This count really counts.
In the past 10 days, most people received a letter from the U.S. Census Bureau asking for participation in the 2020 Census.
While public health stories dominate the daily news, the census deserves some attention too.
Every 10 years, the federal government counts how many people live here.
Governments use that data to fund and plan a variety of social, educational and public safety expenses. The count is used to direct billions of federal funds for schools, roads and other public services. Census data also drives planning for transportation needs and emergency readiness.
Most importantly, the count is used to draw political boundaries and determine our representatives at all levels of government.
The Supreme Court struck down the Trump Administration’s effort to ask a citizenship question that would presumably depress the accuracy of a headcount. We need to emphasize the census counts the number of people as stated in the Constitution, not citizens.
Getting an accurate count is always important, but this year, an accurate count carries significant implications for Minnesota’s 5.6 million people.
Latest population estimates show slower growth in Minnesota that could mean the state will lose a seat in the House of Representatives and one of its 10 Electoral College votes.
The census this spring will determine how the country’s 435 congressional seats are divvied up. Minnesota barely hung onto its eight seats after the last census in 2010, but its growth hasn’t kept pace with states such as Florida and Texas that are poised to gain seats. Minnesota’s projected population could fall between 21,000 and 25,000 people short of keeping the seat.
The census letter includes a website and a unique ID so you can complete the survey online. The questions are simple: names, ages, gender and race of people who live at your address. The process takes less than 10 minutes.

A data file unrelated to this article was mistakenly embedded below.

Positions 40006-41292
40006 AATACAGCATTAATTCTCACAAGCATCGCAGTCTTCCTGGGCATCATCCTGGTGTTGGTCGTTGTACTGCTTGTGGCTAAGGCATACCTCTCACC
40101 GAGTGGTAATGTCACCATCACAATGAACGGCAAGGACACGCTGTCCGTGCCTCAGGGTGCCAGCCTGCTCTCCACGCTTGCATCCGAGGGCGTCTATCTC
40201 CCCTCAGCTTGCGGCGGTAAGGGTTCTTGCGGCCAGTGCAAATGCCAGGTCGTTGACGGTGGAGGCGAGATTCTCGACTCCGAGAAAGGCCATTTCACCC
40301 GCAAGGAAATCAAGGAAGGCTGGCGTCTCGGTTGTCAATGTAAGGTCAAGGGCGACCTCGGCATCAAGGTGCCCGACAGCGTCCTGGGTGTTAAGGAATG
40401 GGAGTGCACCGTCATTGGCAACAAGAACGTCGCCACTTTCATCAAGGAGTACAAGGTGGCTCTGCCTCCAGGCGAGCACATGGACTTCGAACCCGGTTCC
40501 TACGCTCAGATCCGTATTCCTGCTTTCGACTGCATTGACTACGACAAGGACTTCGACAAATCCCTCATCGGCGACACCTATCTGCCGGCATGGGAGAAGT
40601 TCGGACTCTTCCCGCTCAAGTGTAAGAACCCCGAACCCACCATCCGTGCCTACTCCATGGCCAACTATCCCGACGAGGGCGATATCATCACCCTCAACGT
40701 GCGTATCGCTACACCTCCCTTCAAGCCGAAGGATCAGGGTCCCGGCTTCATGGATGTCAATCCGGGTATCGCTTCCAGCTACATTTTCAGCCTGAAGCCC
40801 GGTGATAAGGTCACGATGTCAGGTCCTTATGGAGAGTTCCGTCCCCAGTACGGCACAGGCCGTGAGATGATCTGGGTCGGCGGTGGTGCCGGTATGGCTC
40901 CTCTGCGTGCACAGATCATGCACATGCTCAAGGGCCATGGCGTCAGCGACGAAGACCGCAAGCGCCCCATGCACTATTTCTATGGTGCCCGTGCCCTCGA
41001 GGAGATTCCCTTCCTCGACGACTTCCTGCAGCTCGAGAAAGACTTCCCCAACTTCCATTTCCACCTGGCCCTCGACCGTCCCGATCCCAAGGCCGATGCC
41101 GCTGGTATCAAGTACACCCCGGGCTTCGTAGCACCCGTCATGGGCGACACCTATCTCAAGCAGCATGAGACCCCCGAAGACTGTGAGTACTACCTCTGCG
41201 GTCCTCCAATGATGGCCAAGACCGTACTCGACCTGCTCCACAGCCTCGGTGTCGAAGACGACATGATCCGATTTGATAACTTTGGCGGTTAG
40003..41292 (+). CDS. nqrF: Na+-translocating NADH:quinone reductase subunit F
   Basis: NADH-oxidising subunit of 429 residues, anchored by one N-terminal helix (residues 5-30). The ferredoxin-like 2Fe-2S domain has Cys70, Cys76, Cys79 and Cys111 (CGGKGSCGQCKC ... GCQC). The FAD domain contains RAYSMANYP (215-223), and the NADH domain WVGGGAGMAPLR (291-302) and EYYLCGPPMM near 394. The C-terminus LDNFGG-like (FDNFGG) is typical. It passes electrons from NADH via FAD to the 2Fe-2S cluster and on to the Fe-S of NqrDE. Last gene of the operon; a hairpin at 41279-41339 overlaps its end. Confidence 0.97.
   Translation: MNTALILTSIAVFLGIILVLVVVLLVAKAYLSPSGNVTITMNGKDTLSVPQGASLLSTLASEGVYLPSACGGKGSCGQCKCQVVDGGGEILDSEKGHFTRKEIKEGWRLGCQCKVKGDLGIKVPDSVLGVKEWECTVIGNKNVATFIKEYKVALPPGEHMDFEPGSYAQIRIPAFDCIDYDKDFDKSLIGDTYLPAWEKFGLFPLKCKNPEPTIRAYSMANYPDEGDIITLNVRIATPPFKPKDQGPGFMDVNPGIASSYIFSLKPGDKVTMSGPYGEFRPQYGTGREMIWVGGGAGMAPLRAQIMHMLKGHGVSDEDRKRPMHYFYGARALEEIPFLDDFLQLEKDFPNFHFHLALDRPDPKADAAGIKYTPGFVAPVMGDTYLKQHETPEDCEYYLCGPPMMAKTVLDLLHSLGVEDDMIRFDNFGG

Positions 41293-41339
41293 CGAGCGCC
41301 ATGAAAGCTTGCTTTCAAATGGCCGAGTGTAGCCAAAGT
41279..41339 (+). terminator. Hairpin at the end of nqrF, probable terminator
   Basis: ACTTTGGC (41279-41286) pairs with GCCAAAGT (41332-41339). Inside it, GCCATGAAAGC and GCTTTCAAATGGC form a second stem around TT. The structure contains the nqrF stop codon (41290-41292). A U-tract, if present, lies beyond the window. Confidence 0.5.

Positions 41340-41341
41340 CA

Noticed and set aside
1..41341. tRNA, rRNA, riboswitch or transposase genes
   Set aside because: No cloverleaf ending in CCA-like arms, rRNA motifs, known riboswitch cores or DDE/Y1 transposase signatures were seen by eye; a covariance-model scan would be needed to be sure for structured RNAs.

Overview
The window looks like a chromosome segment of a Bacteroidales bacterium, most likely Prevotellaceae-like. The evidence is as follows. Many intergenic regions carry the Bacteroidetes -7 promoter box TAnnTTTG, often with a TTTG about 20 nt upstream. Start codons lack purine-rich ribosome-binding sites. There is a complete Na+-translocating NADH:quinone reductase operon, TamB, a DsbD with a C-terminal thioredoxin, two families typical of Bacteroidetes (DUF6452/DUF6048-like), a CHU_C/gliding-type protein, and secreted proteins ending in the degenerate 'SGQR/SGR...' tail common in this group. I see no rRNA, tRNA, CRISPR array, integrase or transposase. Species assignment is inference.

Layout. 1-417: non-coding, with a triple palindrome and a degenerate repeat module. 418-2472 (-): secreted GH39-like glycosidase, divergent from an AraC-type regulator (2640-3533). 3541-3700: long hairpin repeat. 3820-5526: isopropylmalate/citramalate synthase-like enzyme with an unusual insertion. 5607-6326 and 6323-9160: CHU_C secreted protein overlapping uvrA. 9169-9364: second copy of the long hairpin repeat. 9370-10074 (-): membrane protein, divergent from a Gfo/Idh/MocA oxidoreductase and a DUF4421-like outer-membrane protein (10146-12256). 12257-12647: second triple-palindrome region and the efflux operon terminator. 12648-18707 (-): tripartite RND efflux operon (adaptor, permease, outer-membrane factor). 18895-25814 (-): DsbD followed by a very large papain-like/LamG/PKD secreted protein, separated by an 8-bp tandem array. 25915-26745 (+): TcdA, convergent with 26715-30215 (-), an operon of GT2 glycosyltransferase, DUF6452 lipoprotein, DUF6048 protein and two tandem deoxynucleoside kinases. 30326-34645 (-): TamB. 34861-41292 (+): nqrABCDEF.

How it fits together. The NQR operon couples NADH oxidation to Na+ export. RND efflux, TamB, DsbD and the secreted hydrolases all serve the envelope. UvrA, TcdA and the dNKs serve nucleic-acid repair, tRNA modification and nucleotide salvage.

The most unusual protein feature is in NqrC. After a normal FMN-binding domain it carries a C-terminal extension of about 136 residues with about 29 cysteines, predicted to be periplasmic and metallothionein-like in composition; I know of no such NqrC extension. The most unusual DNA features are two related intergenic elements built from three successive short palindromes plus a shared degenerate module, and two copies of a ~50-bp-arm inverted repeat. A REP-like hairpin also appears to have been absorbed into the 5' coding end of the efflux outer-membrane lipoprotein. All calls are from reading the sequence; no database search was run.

If you don’t respond online, the Census Bureau will send you a paper questionnaire to complete and mail back.
Your response is required by law and your answers are confidential. If you don’t respond online or by mail, the Census Bureau will send an interviewer to your home to collect your answers in person.
The new population estimates illustrate the importance of an accurate census count this spring and summer.
Growth is driven by births, deaths and migration. The number of births has remained low since the recession and there has been slower international immigration for several years, according to the consulting firm Election Data Services. The biggest swing in 2019 was a steep dive in the number of people arriving in Minnesota from other states, dropping from 6,500 to nearly zero.
Minnesota’s population grew by about 0.6 percent last year, or about 33,000 people. That was down slightly from 0.7 percent the prior year. Annual growth rates have generally hovered in that range since 2011, though they nearly reached 0.8 percent in 2017. Texas, by comparison, grew by about 1.3 percent last year.
Do your part to make sure every person that’s here gets counted. Fill out your form. Remind your friends and family to do the same. Encourage members of the community who may be new U.S. residents and who may be skeptical about the government asking personal details. Offer to help those who need assistance online or with the paper form.
During these stressful days, it’s understandable we focus on immediate fears and concerns. But take a few minutes to complete the census form that will shape the country for years ahead.